For a few brief weeks there was considerable discussion in Anglican / Episcopal Land about just what General Convention Resolution D025 had to do with the demi /simi/ quasi moratorium in B033 of the 2006 General Convention. Now there are partnered gay and lesbian persons who are nominated candidates in Minnesota and Los Angles and the abstract has become the concrete.
The demi /simi/ quasi is now replaced by the experience of the Church, the sense of ordination as a mystery and the Constitution and Canons of The Episcopal Church. As the resolution says, "God's call to the ordained ministry in The Episcopal Church is a mystery which the Church attempts to discern for all people through our discernment processes acting in accordance with the Constitution and Canons of The Episcopal Church."
What this means in practice is that where B033 urged bishops and standing committees to withhold consent to partnered gay persons elected bishop, D025 acknowledges that we have the experience of being part of the Anglican Communion, the experience of gay and lesbian persons in all ordained and lay ministries of the church, the Constitution and Canons of The Episcopal Church, and the sense of the sacramental mystery that under girds all that we believe pertains to the ordained ministry. We have enough for every bishop and standing committee to individually make decisions in morally and theologically appropriate ways. There is no need for an blanket urging that bishops and standing committees say no (or yes for that matter.) There is no need, in other words, to tell those who must give consent how to respond.
D025 opens the possibility that Bishops and Standing Committees are responsible moral and theological actors who do not need to be told what to do.
My sense is that D025 passed by such wide margins in both houses (over 70%) because a large majority of deputies and bishops believe that the Bishops of jurisdiction and Standing Committees do not need to be told what to do, but rather need to be reminded of the whole context in which they make their moral and theological choice.
So now begins a time of learning just what all this means. The partnered gay candidates in both Minnesota and Los Angles are wonderfully qualified for the episcopate, just as are all the candidates. I am particularly struck in Minnesota, where I know all three, each with superb qualifications. There may indeed be more, since Minnesota has a method for further nominations.
The first thing all this means is that electors in these two dioceses may indeed vote for the person they feel best qualified rather than for any candidate because they either are or are not gay, partnered gay, or straight or partnered straight. The electors may, as we hope they always do, vote their prayerful ecclesial conscience. It would be foolish to think that being partnered gay would not have any bearing, but there is every hope that voting might happen on the basis of perceived call, talent, abilities, the presence of the Holy Spirit in the deliberations of the electing convention - all the stuff that makes for the election being an outward and visible sign of an inward and spiritual process in which the choice turns out to be Godly and God directed.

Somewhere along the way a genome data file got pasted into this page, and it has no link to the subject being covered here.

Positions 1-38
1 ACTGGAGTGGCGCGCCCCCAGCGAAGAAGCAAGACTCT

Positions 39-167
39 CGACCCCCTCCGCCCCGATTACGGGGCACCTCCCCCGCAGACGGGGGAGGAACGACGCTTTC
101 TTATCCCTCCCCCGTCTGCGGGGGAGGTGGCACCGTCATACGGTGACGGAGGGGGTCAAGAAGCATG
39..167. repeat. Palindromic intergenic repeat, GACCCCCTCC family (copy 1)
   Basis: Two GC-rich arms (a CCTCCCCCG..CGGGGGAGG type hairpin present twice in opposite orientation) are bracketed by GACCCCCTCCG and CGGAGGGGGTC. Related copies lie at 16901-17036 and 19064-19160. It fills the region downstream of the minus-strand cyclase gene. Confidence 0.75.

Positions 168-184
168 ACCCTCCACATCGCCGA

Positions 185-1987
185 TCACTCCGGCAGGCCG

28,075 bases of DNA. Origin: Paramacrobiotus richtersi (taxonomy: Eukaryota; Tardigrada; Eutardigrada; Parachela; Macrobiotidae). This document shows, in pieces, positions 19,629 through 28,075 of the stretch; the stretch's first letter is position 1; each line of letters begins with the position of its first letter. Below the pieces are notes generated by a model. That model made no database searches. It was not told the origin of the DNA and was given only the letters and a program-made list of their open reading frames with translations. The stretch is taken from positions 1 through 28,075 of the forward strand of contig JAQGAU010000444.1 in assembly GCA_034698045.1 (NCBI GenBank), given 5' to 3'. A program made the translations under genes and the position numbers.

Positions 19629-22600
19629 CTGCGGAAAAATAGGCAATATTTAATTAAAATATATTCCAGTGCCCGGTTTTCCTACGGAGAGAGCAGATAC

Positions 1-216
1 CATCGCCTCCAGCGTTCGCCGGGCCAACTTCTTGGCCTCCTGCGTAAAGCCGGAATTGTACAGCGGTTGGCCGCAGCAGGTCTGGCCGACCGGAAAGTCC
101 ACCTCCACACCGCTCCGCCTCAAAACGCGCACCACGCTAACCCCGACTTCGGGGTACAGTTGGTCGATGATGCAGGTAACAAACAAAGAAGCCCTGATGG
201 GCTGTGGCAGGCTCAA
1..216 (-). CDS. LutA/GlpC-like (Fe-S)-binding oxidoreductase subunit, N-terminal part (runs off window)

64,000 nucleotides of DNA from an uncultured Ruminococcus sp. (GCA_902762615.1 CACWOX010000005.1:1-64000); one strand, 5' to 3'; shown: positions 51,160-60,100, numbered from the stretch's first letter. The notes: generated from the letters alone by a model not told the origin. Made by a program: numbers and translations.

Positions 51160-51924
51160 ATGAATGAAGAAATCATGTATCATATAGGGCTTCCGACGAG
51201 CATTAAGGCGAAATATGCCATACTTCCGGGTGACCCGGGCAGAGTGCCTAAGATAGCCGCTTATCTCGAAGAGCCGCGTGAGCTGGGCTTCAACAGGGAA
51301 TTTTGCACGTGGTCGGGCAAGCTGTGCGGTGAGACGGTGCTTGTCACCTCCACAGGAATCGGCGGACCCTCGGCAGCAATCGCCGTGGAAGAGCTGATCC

Supposing that in one of these, or some future election in the next while, a partnered gay person is indeed elected, it then goes to the people B033 addressed directly and D025 includes in its less direct address - the Bishops and Standing Committees.
Some thirty-four bishops have indicated by signing the Anaheim Statement that they will not give consent to a partnered gay bishop elect and will continue the moratoria called for by the Windsor Report. Not all of these are diocesan, but a considerable number are. (I get 26 of 34). I would suppose that a reasonably large number of the remaining bishops of jurisdiction are informed by the recommendations of various Anglican Communion bodies and persons and will not vote to confirm either. It is not at all clear how large the sum of these two groups is, but I think it would be unwise to assume that a partnered gay bishop elect would either get or not get sufficient consents.
There were enough for Bishop Robinson, but that was six years ago. But then was then and now is now. Not too many years ago Bishop Schofield got sufficient consents even though he was clear that he would not ordain women as priests. His election, it was argued, was legally valid and that was enough. But things have changed. There is a growing body of bishops and standing committees that believe they ought to consent or not on other grounds than that the election was valid and the candidate legitimate. It took Bishop Lawarence two trys before he gathered the consents. Bishop-elect Forrester did not get the required consents. Bishops Robinson and Beisner faced considerable grilling at General Convention prior to consent. Those giving consent are looking closely. What will they find in the upcoming elections?
Hopefully whoever the elected persons are they will face informed bishops and standing committees who will give or withhold consent as they are called by God, their conscience and their faith to do. That is all we can ask. The rest is just history.
If that is not good enough for the Anglican Communion as a whole, perhaps we need a deeper conversation about what constitutes a community of good faith.
For now, however, it is possible to think the thinkable. Perhaps the voices of doom in the Anglican Communion can just breath out a bit. Let it go for a while. The good think about thinking the thinkable is that it exercises the little mental grey cells and perhaps the little moral cells as well (somehow I think of them as rose or red). To distrust The Episcopal Church's processes so much that even the thinkable must be denounced is to reduce the Bishops and Standing Committees to children who must be told what to do. We need have none of it.